In a small community like Shelburne, everyone is affected to some degree by the Fiddle Contest, because so many of the town’s residents dedicate their time and efforts towards the event’s success. Whatever the memory, it is surely linked to the familiar, sweet, and beautiful sound of fiddle music. Whether it was wafting from the large speakers set up downtown on Main Street, or played live by talented musicians in the camping park and at the arena, fiddle music has been at the heart of the popular annual festivities in Shelburne since 1951.

By 1951 the fiddle and fiddle music were traditions of Dufferin community life.

The fiddle continued to be the instrument of choice at community dances. Don Messer’s Jubilee was a radio staple and the CKNX Ranch Boys became favourites from the moment television arrived, outshining the popular radio. Every community had its local fiddle star. The popularity of fiddle entertainment in this part of Ontario may help explain why the Fiddle Contest found such a good home in Shelburne; but the success of the fiddle contest involved more than just finding a suitable location. Another important factor was that the Rotary Club of Shelburne developed and promoted the idea of a Fiddle Contest and worked diligently to see it come to fruition.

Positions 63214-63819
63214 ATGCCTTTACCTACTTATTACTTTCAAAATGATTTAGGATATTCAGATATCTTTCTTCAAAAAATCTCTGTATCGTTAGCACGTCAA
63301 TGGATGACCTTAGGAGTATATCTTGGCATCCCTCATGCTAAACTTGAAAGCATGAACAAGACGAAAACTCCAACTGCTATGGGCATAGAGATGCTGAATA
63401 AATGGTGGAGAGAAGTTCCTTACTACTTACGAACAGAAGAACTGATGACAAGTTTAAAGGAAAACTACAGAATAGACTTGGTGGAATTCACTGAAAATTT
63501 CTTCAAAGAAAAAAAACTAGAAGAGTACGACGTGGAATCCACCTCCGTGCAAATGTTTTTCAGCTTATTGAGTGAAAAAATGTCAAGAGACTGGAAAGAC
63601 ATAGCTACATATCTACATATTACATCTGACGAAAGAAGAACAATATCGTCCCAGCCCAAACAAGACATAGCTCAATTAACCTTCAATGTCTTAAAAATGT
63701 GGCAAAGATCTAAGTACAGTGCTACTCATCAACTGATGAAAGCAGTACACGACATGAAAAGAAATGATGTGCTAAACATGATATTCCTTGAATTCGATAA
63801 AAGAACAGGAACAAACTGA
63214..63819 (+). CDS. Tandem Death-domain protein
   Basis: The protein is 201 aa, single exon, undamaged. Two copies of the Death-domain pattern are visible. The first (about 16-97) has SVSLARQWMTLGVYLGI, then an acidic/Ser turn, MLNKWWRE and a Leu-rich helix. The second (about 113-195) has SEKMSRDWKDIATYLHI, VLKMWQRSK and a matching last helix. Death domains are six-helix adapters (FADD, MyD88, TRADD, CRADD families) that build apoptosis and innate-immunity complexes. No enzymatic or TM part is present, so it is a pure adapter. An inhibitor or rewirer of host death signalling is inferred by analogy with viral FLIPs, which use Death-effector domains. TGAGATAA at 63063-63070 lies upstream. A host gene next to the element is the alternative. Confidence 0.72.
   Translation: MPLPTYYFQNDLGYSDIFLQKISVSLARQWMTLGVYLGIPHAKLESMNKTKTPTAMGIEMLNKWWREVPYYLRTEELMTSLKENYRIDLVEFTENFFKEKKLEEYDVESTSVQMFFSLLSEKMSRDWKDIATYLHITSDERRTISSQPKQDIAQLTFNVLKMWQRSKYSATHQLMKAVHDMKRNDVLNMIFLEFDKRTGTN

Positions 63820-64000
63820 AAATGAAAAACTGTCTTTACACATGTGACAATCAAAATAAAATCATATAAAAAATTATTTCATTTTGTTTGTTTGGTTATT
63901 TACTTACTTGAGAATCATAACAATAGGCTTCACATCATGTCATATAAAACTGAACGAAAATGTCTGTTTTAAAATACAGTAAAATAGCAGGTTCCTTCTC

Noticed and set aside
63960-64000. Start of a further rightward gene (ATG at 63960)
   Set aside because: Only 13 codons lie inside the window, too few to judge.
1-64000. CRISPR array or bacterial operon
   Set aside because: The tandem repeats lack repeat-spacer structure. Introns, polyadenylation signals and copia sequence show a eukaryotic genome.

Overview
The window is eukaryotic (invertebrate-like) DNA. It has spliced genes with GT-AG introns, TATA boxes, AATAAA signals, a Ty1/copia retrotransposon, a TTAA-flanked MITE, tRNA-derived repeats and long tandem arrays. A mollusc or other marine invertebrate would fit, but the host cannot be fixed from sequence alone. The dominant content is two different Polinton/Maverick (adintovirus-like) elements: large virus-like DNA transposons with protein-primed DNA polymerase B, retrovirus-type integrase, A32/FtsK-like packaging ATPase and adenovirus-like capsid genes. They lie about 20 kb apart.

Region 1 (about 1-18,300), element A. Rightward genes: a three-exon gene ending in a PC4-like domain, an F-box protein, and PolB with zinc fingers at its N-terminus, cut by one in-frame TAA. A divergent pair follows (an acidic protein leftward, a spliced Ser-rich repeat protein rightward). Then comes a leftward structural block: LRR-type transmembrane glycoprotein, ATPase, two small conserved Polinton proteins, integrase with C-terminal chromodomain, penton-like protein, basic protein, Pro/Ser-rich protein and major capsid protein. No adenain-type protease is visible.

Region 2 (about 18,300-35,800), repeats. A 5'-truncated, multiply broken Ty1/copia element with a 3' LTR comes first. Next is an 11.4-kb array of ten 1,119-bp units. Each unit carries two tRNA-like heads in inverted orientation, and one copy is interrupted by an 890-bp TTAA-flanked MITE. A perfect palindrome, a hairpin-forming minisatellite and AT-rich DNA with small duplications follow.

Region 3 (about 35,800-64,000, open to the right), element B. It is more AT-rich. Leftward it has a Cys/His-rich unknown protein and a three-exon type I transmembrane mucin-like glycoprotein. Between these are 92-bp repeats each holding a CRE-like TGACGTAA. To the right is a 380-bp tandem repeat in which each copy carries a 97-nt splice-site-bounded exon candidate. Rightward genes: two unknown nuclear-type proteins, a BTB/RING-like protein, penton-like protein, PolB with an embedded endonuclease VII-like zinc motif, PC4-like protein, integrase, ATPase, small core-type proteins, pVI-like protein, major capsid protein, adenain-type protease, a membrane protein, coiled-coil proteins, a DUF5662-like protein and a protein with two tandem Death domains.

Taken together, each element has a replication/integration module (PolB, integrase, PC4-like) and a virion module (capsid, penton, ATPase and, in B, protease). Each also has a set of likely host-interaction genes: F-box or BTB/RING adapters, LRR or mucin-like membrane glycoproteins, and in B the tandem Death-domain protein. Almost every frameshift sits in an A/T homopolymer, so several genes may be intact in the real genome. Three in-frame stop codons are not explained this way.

The Rotary Club had been contributing to community life since its inception in 1938, fundraising to support community groups, health care, and children’s charities. The fundraising projects they had sponsored were of the usual type –fun-fairs, suppers, sales of various kinds and all the other money-making schemes that were common in the 1930s and ‘40s. The main difficulty with all these projects was always the same; they all required a great deal of work for a small number of people and they never seemed to raise enough money to make the effort worthwhile. Some innovative ideas had been tried, such as a hog-calling contest in 1950, which was extremely popular with the community, but again failed to bring in much money. Another difficulty that had been discussed was that many of the fairs involved games of chance, which, though popular and good fund-raisers, brought criticism from some members.